The commercial airline serving Bar Harbor and Presque Isle plans to discontinue flights between the towns and Boston, but not before federal officials can find replacement carriers for the two airports.
Colgan Air, which operates as U.S. Airways Express in the region, plans to petition the U.S. Department of Transportation to end service between Boston and Presque Isle and between Bar Harbor and Boston, potentially sometime next year.
Colgan Air receives federal subsidies to provide regular flights into Bar Harbor and Presque Isle under the DOT’s Essential Air Service program. Established in 1978 during the period of airline deregulation, the EAS program provides federal assistance to air carriers serving smaller communities that otherwise might lose service because of economic factors.
“In accordance with EAS regulations and contracts, we will remain [in Presque Isle and Bar Harbor] until we fulfill our obligations or a replacement carrier is identified,” wrote Joe Williams, a spokesman for Memphis-based Pinnacle Airlines, the parent company of Colgan Air. “The likely end date is early 2012.”
Williams said the company was scaling back its Boston hub service as part of changes to the company’s strategic plan.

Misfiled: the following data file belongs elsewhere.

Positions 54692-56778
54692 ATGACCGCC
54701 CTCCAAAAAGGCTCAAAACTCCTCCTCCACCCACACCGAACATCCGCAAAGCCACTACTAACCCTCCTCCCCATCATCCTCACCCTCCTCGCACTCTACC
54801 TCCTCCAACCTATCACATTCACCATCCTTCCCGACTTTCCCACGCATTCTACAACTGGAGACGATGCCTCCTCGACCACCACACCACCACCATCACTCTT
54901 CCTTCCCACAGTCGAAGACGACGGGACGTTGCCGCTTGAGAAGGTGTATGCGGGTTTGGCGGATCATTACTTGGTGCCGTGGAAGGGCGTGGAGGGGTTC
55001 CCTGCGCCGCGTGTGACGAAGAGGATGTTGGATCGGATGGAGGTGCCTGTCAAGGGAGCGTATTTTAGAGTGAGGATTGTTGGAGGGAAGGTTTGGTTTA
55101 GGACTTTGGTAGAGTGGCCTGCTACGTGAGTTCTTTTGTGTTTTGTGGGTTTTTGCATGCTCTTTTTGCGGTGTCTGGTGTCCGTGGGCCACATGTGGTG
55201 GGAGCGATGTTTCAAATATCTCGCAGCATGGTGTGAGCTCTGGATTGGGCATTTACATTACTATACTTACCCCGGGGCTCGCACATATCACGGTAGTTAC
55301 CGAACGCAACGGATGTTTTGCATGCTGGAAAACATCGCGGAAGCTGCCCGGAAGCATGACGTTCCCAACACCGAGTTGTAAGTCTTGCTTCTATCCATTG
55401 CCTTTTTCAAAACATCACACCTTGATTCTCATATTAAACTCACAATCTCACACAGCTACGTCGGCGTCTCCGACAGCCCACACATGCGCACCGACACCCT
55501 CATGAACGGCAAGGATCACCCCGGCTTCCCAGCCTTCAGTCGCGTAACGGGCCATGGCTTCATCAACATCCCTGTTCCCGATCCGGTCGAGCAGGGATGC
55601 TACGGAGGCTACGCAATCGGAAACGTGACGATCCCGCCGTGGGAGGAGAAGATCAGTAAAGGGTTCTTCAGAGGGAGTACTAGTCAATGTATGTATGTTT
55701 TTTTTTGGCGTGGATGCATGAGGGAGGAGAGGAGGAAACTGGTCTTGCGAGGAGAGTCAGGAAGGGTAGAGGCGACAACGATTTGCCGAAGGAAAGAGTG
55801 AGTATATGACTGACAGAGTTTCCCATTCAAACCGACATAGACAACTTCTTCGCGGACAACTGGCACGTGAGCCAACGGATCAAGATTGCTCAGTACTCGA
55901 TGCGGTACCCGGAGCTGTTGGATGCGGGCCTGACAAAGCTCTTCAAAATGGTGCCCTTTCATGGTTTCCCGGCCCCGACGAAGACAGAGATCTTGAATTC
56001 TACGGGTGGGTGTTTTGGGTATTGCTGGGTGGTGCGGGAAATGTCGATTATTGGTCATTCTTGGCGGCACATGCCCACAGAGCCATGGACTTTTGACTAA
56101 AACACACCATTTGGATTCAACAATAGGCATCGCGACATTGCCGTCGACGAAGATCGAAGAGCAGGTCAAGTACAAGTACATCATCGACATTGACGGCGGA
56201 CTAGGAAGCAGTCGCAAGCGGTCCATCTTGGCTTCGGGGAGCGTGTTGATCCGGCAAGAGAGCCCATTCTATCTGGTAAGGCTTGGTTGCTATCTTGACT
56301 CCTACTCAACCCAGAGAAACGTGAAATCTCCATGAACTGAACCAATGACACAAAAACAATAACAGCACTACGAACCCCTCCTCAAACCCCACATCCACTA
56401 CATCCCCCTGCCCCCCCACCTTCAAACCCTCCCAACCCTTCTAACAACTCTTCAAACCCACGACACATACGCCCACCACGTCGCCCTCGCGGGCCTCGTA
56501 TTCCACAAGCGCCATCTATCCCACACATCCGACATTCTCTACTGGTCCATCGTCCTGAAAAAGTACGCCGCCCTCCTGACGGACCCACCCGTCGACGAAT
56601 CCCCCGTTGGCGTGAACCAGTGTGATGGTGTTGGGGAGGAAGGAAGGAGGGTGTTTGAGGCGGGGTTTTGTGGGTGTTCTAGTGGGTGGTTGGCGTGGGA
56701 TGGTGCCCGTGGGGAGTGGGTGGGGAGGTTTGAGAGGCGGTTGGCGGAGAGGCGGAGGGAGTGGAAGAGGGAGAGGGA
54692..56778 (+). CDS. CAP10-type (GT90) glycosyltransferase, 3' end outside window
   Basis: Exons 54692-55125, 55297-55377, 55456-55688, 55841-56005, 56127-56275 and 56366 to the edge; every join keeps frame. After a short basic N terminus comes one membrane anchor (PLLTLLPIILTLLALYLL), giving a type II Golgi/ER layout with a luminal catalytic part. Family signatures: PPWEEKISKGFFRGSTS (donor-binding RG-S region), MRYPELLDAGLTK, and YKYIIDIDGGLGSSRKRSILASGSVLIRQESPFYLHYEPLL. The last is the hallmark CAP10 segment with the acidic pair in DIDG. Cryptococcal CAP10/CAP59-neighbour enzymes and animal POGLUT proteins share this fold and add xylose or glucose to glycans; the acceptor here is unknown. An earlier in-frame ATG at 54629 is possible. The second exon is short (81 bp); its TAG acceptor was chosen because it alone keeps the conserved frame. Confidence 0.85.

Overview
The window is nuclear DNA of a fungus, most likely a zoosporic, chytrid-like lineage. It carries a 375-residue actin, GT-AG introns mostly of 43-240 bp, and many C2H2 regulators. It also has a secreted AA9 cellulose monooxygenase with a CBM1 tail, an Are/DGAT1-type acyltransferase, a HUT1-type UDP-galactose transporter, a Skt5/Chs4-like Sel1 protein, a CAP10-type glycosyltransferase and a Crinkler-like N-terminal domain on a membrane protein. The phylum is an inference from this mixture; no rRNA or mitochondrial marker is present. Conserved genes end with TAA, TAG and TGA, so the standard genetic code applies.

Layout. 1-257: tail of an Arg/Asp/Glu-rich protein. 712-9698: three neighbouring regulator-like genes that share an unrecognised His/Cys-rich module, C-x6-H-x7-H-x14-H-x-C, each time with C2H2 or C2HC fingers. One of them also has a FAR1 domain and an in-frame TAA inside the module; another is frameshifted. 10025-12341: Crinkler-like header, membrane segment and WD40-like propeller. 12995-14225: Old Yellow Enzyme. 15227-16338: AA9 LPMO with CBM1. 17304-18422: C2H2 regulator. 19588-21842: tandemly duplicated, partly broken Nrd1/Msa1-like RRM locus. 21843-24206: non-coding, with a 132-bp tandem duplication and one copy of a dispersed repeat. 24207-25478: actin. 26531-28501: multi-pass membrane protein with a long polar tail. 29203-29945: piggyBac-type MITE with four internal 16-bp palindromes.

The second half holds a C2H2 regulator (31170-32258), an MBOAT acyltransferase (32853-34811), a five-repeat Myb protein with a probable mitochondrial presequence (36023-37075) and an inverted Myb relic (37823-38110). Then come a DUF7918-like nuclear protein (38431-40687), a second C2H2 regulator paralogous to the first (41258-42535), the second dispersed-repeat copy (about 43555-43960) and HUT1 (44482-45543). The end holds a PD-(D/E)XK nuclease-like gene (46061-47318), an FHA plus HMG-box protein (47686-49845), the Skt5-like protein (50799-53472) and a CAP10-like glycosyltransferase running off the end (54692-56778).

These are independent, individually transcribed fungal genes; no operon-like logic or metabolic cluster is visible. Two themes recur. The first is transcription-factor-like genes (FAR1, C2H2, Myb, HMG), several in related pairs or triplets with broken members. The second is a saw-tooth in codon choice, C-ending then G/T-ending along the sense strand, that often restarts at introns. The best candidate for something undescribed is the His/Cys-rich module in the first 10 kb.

Scott Wardwell, airport director at Northern Maine Regional Airport in Presque Isle, said Friday that airport officials were surprised by Colgan’s decision. Wardwell said he was informed that Colgan has decided to close its Boston office because the market that it serves has gotten smaller. That, combined with the ripple effect of higher fuel costs and the shaky economy, contributed to the decision to pull out of the airports, according to Wardwell.
In Presque Isle and Bar Harbor, the airline offers business and leisure air travelers nonstop service to and from Boston’s Logan Airport in a 34-seat Saab 340 turbo jet prop.
Wardwell said a total of 19 flights depart from Presque Isle every week and that any new carrier must meet the minimum requirements under the EAS program.
“The minimum requirements aren’t much different than what we have here at the airport now,” said Wardwell. “One of the changes if a new carrier is found is that they could go back to a smaller airplane. Under the minimum requirements, that would be a 15 seat plane, but that is just speculation at this point.”
A downside of a new carrier, however, is the potential for fewer flights out of the airport.
He said that airport users and those considering flying out of Presque Isle “shouldn’t panic” at the recent announcement, simply because Colgan can’t pull its flights until a new carrier is found.
Bar Harbor airport officials, while expressing disappointment at the announcement, said the change presents the growing airport with an opportunity to enhance the service.
“We have demonstrated the capacity to fill a 34-passenger Saab 340 with our current airline and will use that to garner interest from several other airlines,” M. Allison Navia, manager at the Hancock County-Bar Harbor Airport, said in a statement.